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Strengthening Families

Development of prosocial behaviour in children after the improvement of family competences,Effectiveness of culturally adapted Strengthening Families Program 6-11 years among Portuguese families,Evaluation of the Building Everyday Life positive parenting programme,Guest Editorial - Strengthening families: changes and developments,How much do we know about the long-term effectiveness of parenting programmes? Advances, shortcomings, and future directions,Is the Strengthening Families Programme feasible in Europe?,The Strengthening Families Programme in Spain: a long-term evaluation

Prevention programmes within the family are among the most effective, since they have proven to prevent substance abuse and other risk behaviours. Family behaviour influences the healthy development of children and adolescents: positive parent-children relationships, effective discipline and supervision and positive parenting practices are linked to lower problematic and/or risky behaviours among adolescents. This e-book focuses largely, although not exclusively, on the Strengthening Families Programme (SFP). SFP was developed in order to reduce the influence of family risk factors in drug addicts' sons and daughters and, at the same time, to strengthen the protective factors in order to improve young people’s resilience towards drug consumption and other behavioural and/or mental health issues. Further, programmes focused on the family as a whole are more effective than those involving parents only (parent education programmes) or children only (social skills programmes for children and adolescents).

This e-book includes articles about longitudinal studies, cultural adaptation, the changes in prosocial skills driven by a family prevention programme, and a new family programme design. In relation to longitudinal studies, it is emphasised that future investigations should prioritise long-term data collection. It is also highlighted that causal inference in longitudinal studies requires rigorous methodological designs, eliminating alternative explanations for the changes achieved.

As regards cultural adaptation, the special issue refers to the debate about the suitability of North American programmes in a European context and the specific characteristics that these cultural adaptations of programmes should have. Culturally adapted versions of SFP have been implemented in various countries within Europe. In comparison with programmes of a different sort, such as school or community programmes, here it is argued that North American family programmes seem relatively easy to adapt in Europe. In this sense, a greater effort is being put into developing databases of evidence-based programmes with a view to the potential implementation of such programmes in European children’s services.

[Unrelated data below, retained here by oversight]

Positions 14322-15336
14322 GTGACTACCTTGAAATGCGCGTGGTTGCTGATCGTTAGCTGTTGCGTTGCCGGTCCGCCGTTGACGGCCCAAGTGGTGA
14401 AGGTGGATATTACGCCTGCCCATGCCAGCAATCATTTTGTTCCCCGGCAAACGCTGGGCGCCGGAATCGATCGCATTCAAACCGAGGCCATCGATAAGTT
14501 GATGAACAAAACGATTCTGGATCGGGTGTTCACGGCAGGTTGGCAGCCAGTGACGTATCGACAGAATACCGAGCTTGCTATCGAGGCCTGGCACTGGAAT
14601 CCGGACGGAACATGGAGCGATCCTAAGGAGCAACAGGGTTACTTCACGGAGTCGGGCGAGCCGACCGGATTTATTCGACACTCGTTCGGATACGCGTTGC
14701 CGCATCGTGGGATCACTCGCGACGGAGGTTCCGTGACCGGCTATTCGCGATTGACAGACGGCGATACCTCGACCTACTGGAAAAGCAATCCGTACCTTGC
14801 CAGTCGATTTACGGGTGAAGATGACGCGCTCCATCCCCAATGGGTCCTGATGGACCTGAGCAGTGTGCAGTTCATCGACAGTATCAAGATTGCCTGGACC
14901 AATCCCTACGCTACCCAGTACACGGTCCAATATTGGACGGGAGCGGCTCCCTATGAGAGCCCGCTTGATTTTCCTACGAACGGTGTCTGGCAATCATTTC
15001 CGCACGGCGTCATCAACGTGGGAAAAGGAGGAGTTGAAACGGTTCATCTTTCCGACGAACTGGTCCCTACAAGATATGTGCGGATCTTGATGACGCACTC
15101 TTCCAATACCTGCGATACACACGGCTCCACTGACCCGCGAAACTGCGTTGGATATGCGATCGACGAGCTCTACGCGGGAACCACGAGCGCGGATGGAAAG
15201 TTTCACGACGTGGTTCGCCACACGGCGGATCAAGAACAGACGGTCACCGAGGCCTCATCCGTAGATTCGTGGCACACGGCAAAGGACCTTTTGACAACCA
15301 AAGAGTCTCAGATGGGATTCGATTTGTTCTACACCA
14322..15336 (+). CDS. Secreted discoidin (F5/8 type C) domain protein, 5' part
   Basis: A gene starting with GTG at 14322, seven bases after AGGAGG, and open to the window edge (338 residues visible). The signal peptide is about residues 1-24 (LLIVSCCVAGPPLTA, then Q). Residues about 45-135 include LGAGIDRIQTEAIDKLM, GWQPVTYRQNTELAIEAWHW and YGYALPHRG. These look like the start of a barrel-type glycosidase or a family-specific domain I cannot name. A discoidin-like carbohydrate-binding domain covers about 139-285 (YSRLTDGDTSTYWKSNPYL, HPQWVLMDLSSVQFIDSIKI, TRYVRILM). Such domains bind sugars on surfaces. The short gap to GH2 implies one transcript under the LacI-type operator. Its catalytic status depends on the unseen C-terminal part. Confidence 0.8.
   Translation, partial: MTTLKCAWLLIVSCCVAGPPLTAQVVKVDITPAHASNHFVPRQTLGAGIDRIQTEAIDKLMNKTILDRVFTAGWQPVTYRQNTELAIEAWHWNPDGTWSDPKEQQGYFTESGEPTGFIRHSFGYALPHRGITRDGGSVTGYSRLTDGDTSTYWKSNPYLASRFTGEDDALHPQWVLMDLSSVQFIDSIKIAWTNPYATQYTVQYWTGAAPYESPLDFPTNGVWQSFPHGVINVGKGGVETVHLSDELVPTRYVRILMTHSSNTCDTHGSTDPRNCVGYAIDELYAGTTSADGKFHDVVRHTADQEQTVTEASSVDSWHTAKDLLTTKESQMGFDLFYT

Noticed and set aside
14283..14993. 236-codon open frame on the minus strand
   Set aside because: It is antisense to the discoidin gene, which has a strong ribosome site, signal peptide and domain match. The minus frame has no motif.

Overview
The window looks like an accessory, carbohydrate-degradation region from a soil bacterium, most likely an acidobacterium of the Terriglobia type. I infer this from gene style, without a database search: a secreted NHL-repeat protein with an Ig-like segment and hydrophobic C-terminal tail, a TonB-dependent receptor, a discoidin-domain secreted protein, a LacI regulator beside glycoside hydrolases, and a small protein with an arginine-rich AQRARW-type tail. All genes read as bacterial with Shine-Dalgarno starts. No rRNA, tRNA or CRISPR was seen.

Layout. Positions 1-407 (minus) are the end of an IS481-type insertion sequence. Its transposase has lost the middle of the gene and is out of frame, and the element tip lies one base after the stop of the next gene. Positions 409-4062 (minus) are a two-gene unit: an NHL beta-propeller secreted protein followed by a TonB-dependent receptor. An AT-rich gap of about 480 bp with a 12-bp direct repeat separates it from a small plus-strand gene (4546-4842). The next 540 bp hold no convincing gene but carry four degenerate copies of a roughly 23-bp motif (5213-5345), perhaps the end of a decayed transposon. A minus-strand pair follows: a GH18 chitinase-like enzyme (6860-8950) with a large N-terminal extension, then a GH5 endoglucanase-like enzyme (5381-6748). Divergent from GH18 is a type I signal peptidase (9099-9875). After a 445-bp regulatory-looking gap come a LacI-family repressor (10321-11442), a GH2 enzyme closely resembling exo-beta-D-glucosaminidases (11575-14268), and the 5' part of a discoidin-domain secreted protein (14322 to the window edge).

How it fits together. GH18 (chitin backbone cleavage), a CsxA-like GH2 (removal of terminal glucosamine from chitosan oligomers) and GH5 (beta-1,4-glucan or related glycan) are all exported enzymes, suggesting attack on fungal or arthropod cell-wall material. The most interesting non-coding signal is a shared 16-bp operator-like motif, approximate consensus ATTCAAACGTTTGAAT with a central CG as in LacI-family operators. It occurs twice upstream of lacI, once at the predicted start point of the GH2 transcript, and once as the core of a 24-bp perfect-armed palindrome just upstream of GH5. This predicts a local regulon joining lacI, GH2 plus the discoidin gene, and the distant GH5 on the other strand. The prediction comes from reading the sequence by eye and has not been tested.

This e-book also deals with the improvement of prosocial behaviour in children after their participation in an evidence-based family prevention programme. In order to know the factors promoting prosocial behaviour, it helps to understand which educational resources should be used to enhance this behaviour, and it helps to improve the design of family prevention programmes.

Lastly, regarding the design of a new programme, this special issue includes the example of developing “Building Everyday Life”, a programme that aims to improve parenting outcomes through the better sharing of family responsibilities. New family cohabitation models should also be taken into consideration, since they represent new challenges for programme adaptation and implementation. They include both new families (i.e. homosexual and foster families) and the growth of family types such as single-mother families and families with adopted children. Further, family instability and the growing frequency of family breakups usually lead to changes in parental models, especially male parental models.

On the whole, the development of evidence-based family programmes, such as the Strengthening Families Programme, should take into account issues such as: the connection between theory, the aetiology of the problems in question and the contents of the intervention; the impact of the messages and the preventive contents of the programme on the target population; the development of new recruiting systems; the motivation of the families; the role of group dynamics in delivery sessions; how to foster social links; how to answer families’ worries, interests, needs and expectations; and how to eliminate barriers to participation."


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